That's because of an arrangement between recreational companies and the Sacramento Municipal Utility District.
SMUD has agreed to release water flows for hydro-electric generation at times when rafters are out on the water, primarily on the weekends.
Scott Armstrong owns All-Outdoors California Whitewater Rafting.
On Capital Public Radio's Insight today, Armstrong said weekday rafting could be a little too calm...
"...There will be water on weekends, there'll be water at good flows. It'll be a little bit less than it has been in the last couple of years. But because of the agreement and because of what SMUD has to release anyway for hydro-power, we will have good recreational flows."
~Scott Armstrong, All-Outdoors California Whitewater Rafting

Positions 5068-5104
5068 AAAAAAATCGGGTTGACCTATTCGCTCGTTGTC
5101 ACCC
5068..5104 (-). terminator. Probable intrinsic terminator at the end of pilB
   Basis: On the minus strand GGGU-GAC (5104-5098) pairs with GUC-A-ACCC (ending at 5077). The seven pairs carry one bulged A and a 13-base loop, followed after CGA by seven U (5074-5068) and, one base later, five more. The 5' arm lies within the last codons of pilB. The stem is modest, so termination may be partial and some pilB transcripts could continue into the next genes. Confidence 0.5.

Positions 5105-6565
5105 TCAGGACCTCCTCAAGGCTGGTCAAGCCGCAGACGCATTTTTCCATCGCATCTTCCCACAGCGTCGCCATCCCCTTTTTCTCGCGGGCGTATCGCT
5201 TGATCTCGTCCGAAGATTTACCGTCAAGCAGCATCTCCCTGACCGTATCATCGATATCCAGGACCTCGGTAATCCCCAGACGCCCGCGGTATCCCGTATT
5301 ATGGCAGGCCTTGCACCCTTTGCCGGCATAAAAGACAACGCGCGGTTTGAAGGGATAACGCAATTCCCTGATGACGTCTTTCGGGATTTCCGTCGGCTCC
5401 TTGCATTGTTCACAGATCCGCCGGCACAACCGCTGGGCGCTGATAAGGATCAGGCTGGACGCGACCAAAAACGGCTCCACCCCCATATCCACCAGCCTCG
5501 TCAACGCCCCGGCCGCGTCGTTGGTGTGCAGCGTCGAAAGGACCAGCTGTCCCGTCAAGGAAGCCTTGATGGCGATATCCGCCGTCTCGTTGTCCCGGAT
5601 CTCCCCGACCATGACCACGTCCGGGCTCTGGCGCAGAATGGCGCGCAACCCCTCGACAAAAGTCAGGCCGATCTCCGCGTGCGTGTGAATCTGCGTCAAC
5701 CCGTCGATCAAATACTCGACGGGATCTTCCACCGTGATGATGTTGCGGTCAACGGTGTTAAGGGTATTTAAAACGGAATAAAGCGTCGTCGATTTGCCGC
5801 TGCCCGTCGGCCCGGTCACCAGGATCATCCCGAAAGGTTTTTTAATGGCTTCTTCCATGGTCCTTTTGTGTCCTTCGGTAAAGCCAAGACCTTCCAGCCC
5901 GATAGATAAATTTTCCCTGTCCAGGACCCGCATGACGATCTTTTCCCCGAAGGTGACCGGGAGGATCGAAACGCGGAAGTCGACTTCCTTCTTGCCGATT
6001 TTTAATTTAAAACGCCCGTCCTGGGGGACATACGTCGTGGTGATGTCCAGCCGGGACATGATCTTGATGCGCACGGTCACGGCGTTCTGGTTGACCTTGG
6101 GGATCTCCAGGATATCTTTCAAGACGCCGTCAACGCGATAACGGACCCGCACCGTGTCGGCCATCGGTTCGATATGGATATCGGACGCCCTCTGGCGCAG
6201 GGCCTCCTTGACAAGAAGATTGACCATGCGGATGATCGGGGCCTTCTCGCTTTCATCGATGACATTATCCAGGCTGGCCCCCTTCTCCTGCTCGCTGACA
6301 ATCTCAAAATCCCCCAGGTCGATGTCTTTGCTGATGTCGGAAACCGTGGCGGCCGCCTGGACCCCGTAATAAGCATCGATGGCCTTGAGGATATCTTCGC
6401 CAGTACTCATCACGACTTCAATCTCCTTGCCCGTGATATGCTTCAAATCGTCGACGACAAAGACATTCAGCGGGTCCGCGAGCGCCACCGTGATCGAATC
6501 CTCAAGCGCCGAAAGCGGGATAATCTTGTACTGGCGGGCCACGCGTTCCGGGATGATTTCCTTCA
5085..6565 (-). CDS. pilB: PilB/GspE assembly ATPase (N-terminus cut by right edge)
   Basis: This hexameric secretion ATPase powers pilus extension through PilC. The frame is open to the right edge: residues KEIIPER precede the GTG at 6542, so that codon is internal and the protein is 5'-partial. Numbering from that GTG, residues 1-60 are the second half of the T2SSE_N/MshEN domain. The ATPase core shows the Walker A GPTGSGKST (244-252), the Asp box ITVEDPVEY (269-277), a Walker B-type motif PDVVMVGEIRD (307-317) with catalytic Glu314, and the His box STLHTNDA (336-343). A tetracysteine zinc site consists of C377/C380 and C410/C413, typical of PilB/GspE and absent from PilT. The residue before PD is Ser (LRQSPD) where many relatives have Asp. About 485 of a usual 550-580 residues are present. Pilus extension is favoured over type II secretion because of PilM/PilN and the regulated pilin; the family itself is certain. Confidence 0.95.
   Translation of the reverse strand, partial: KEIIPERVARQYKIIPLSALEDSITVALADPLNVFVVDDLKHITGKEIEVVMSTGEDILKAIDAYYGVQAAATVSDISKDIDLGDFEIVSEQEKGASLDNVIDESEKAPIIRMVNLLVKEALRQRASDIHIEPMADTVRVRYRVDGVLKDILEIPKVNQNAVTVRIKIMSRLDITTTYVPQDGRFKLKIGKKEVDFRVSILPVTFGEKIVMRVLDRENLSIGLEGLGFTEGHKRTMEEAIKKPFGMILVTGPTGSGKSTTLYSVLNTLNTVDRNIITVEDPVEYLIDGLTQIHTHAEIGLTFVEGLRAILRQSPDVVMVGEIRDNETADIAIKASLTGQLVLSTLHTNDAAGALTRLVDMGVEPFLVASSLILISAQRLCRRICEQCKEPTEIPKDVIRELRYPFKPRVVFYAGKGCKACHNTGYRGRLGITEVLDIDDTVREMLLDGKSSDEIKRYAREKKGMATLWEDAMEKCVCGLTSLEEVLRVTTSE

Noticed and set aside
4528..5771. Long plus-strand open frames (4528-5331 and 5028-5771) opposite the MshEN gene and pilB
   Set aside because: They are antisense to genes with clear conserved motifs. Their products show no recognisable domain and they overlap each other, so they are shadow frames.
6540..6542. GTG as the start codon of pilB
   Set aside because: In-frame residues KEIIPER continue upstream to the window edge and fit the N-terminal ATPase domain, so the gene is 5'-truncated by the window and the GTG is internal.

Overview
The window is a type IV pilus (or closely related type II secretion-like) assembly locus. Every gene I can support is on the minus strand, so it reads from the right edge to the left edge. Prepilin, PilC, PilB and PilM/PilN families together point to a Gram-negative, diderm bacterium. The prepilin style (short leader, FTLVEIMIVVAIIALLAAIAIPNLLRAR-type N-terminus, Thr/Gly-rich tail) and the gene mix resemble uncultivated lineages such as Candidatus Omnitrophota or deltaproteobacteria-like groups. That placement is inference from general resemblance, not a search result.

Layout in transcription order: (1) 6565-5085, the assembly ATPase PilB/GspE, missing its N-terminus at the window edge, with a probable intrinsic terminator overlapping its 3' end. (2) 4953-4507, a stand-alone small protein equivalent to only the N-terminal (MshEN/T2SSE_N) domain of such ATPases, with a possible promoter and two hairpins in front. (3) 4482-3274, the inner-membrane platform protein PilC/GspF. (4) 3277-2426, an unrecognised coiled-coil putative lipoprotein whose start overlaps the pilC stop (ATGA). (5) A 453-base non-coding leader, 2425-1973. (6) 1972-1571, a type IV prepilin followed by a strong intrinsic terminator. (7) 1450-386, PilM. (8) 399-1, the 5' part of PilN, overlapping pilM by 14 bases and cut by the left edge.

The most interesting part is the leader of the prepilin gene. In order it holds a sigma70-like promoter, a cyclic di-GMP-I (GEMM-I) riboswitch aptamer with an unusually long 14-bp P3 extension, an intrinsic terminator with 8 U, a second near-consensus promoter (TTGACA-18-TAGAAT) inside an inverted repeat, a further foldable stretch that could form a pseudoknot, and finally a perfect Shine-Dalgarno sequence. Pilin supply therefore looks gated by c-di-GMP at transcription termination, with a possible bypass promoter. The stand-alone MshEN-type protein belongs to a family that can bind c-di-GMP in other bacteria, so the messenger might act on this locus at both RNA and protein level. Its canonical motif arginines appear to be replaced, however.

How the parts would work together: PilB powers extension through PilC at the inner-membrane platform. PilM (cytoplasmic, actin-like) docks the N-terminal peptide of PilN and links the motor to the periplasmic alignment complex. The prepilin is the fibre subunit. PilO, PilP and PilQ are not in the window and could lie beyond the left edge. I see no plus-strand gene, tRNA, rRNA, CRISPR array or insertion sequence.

Armstrong predicts flows will be strongest from mid-June through Labor Day Weekend.
January brought above-average rainfall and snow to much of California, partly due to El Niño. But forecasters say the ocean warming condition is "taking a break" for the next week or longer.
The U.S. Drought Monitor says, other than a slight reduction in exceptional drought in the northern Sierra, it needs more time to assess impacts of the recent moisture on California's long-term drought.
California regulators have made modest adjustments to water conservation requirements for cities.
The second measurement this winter of snowpack in the Sierra Nevada was 130 percent of average. State water officials say the snowpack will help reservoir recovery.
California's water conservation rate dropped to 18 percent in December. But water regulators say the state continues to meet its long term goals.